Last year, in a rare instance of a real world test of a dive watch, Seiko strapped four of its Marinemaster “Tuna” dive watches to the outside of a submersible operated by Japan’s national marine research agency, which then plunged into the Pacific Ocean. The Marinemaster 1000m automatic kept good time until it reached 4299m, or 2.67 miles, beneath the surface, proving Seiko’s expertise in dive watches.
That expertise extends to more leisurely aquatic activity with Seiko’s eminently affordable, 200m scuba diving watches (which Seiko labels “Air Diver’s”). That is also the realm of PADI, the Professional Association of Diving Instructors, the for-profit scuba diving training and certification organisation that’s the world’s largest.
Seiko recently agreed to support PADI’s efforts to promote diving and marine conservation, creating a pair of special edition dive watches to mark the partnership. Both are clad in PADI’s blue and red livery, but the one that got everyone all excited is the Automatic Diver’s ref. SRPA21-K1, the best looking “Turtle” remake yet.
The modern Turtle is actually a remake that’s modelled on the Seiko 6309 (and 6306 for the Japanese market) divers of the mid 1970s to late 1980s, characterised by an ovoid case shaped like a turtle’s shell. Though faithfully shaped like the original, the Turtle remake is larger at 45mm in diameter (versus 44mm on the original). Despite its large size, the Turtle wears like a smaller watch because of its short lugs.
While the Turtle reissue is ordinarily available in a range of muted, arguably boring colours, including the classic black model (SRP777K1), the PADI edition is vibrant. Unlike most Seiko dive watches that have a flat or semi-glossy dial finish, the PADI turtle has a sun ray-brushed, metallic blue dial that varies in colour as it catches the light.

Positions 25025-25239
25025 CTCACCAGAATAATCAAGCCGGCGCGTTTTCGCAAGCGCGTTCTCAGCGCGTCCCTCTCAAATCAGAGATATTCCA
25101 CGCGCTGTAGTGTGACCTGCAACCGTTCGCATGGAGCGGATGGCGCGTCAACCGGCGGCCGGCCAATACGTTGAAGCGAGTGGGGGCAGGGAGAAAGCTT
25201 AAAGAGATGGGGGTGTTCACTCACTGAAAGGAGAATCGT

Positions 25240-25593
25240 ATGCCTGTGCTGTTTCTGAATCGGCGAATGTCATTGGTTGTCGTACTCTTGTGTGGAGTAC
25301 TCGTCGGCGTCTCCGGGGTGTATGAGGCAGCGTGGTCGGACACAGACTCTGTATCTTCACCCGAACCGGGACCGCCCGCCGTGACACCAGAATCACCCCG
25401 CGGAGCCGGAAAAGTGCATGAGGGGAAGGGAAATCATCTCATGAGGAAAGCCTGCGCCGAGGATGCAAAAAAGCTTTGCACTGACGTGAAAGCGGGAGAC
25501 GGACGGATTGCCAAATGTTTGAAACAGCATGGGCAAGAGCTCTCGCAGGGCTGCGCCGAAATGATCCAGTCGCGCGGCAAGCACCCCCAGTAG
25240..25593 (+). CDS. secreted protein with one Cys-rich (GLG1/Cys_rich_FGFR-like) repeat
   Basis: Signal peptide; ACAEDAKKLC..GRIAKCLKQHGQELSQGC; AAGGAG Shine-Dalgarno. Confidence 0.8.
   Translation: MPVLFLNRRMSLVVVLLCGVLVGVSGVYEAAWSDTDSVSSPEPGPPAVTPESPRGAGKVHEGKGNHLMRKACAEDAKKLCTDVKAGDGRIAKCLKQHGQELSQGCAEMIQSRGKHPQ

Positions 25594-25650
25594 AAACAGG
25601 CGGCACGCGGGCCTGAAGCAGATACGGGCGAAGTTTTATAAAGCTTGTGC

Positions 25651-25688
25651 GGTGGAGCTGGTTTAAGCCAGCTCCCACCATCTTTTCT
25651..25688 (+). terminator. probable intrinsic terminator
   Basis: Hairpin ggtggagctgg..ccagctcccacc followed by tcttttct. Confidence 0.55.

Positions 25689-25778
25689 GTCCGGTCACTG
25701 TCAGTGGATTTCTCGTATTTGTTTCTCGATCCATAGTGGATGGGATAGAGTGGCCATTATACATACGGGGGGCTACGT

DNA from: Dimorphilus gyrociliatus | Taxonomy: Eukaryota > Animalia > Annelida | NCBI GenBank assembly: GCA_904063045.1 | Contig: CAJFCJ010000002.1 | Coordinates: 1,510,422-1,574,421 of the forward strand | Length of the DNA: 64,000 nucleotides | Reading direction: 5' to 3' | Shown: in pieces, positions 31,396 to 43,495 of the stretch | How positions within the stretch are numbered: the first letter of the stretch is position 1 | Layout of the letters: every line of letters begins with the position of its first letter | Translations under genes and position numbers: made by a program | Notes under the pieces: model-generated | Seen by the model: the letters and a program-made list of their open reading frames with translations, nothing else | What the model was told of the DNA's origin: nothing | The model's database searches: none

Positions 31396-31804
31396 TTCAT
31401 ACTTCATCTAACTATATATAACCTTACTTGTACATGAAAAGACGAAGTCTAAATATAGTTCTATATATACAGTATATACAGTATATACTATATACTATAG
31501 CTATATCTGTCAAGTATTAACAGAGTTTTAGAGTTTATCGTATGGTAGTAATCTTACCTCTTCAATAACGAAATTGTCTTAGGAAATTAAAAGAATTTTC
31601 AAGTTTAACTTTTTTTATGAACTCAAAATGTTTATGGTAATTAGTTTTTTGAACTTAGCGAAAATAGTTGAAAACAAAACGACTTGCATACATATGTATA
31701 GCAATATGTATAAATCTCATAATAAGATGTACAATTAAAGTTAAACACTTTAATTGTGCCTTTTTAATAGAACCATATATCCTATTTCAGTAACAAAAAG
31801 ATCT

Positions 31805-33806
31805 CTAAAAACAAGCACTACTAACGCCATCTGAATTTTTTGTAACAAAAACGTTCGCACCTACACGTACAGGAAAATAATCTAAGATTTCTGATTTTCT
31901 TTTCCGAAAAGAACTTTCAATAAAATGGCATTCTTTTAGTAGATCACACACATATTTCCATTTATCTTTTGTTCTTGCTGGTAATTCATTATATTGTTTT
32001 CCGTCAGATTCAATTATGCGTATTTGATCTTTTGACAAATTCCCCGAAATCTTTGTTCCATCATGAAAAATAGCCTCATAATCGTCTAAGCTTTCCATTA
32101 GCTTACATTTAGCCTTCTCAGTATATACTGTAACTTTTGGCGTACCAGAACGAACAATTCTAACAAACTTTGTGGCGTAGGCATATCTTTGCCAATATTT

Red accents are smartly distributed around the dial: namely the five-minute hashmarks and minute hand. Together with the metallic finish they give the watch a lively feel.
The dial, however, is crowded with five lines of lettering. The designers shoehorned the PADI logo onto the dial, displacing the X-shaped Prospex logo to 12 o’clock. Fortunately, the hands are relatively broad, so much of the time the logos are concealed.
While there is too much of it, the printing on the dial is neat and crisp, even up close. The serif font of “Seiko” is particularly sharp, surprisingly given the price of the watch, which means the dial cost very little to make.
The large and heavy case has a reassuring solidity. While the brushed and polished surfaces are neatly done, the edges between the two are soft, lacking the precise definition found on the cases of higher-end Seiko dive watches.
Similarly, the bracelet is chunky and hefty, but simply constructed. The clasp is stamped metal while the links are held together with friction fit pins and tubes. Nonetheless it does the job well, and feels good on the wrist.
Inside is the calibre 4R36, the workhorse automatic found in many of Seiko’s mid-range automatic watches. It can be manually wound and features hack seconds. While extremely robust, the 4R36 has a relatively short 41-hour power reserve, which means the watch will stop if left unworn for two days.
But these are minor niggles for a watch that is priced at just US$525. It’s an exceptionally good buy, especially since the PADI edition only slightly more expensive compared to the ordinary Turtle that retails for US$495.
Already available in stores, the PADI diver is a special, rather than limited, edition, meaning it will be made for a limited period of time, but there certainly will be no shortage.Back to top.